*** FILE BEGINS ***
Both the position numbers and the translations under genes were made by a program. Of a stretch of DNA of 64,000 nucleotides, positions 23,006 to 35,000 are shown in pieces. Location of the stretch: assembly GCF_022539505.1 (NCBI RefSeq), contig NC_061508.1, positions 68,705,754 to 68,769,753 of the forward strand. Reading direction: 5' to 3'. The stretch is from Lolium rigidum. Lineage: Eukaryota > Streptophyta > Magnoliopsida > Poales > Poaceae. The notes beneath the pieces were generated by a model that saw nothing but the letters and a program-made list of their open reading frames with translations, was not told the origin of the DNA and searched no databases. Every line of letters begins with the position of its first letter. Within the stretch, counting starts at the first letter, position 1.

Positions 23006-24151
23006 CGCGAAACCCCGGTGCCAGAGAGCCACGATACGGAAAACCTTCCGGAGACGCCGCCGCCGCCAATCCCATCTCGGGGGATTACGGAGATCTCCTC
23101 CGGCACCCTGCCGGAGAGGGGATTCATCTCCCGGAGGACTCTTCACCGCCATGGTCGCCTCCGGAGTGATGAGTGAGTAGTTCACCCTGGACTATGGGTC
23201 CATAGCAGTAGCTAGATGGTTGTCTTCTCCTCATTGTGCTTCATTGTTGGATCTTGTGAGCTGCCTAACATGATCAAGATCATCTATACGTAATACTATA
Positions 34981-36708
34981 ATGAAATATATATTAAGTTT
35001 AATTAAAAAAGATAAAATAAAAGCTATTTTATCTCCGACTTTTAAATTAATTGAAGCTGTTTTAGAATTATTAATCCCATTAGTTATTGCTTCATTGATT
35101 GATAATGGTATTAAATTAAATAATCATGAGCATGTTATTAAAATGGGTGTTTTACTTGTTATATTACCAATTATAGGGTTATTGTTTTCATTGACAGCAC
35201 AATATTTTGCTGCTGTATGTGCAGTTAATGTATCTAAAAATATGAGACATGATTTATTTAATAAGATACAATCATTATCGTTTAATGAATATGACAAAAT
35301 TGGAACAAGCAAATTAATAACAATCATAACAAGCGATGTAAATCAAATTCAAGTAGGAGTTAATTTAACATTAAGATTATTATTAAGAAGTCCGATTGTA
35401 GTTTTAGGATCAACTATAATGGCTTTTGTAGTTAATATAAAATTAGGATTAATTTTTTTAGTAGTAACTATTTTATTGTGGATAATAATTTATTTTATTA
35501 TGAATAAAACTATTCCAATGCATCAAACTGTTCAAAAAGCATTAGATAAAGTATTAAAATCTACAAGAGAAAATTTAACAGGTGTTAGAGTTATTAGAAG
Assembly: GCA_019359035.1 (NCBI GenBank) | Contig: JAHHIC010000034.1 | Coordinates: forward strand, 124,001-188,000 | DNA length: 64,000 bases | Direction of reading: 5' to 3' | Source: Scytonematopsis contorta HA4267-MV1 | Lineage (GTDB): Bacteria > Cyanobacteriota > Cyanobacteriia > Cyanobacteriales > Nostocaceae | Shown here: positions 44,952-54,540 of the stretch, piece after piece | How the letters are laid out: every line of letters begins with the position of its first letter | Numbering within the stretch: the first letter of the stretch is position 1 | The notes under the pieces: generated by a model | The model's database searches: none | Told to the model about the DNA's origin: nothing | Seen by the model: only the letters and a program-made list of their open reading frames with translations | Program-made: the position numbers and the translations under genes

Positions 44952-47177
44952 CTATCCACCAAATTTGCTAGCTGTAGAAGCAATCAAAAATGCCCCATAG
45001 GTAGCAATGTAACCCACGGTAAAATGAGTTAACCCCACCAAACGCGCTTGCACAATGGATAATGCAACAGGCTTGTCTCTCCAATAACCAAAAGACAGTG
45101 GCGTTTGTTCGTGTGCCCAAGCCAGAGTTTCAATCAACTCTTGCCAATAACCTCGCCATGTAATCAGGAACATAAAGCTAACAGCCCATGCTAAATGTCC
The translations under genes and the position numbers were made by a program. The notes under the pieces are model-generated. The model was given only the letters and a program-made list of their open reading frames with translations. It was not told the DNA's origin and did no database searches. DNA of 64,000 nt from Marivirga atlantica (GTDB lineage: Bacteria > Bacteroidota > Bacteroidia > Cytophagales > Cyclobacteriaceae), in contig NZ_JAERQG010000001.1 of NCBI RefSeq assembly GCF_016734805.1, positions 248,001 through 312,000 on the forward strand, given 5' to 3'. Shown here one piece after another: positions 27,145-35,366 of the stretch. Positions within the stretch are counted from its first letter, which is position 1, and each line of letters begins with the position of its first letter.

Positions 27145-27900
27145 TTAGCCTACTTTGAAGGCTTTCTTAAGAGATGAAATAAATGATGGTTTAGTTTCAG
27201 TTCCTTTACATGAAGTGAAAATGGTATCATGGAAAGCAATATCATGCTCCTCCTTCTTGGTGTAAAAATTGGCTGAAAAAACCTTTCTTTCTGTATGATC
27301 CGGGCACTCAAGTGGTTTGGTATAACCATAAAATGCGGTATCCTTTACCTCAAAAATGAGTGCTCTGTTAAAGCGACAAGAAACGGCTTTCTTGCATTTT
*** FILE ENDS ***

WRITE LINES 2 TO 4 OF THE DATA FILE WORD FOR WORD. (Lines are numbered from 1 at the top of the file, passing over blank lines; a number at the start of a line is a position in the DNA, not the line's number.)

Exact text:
Positions 23006-24151
23006 CGCGAAACCCCGGTGCCAGAGAGCCACGATACGGAAAACCTTCCGGAGACGCCGCCGCCGCCAATCCCATCTCGGGGGATTACGGAGATCTCCTC
23101 CGGCACCCTGCCGGAGAGGGGATTCATCTCCCGGAGGACTCTTCACCGCCATGGTCGCCTCCGGAGTGATGAGTGAGTAGTTCACCCTGGACTATGGGTC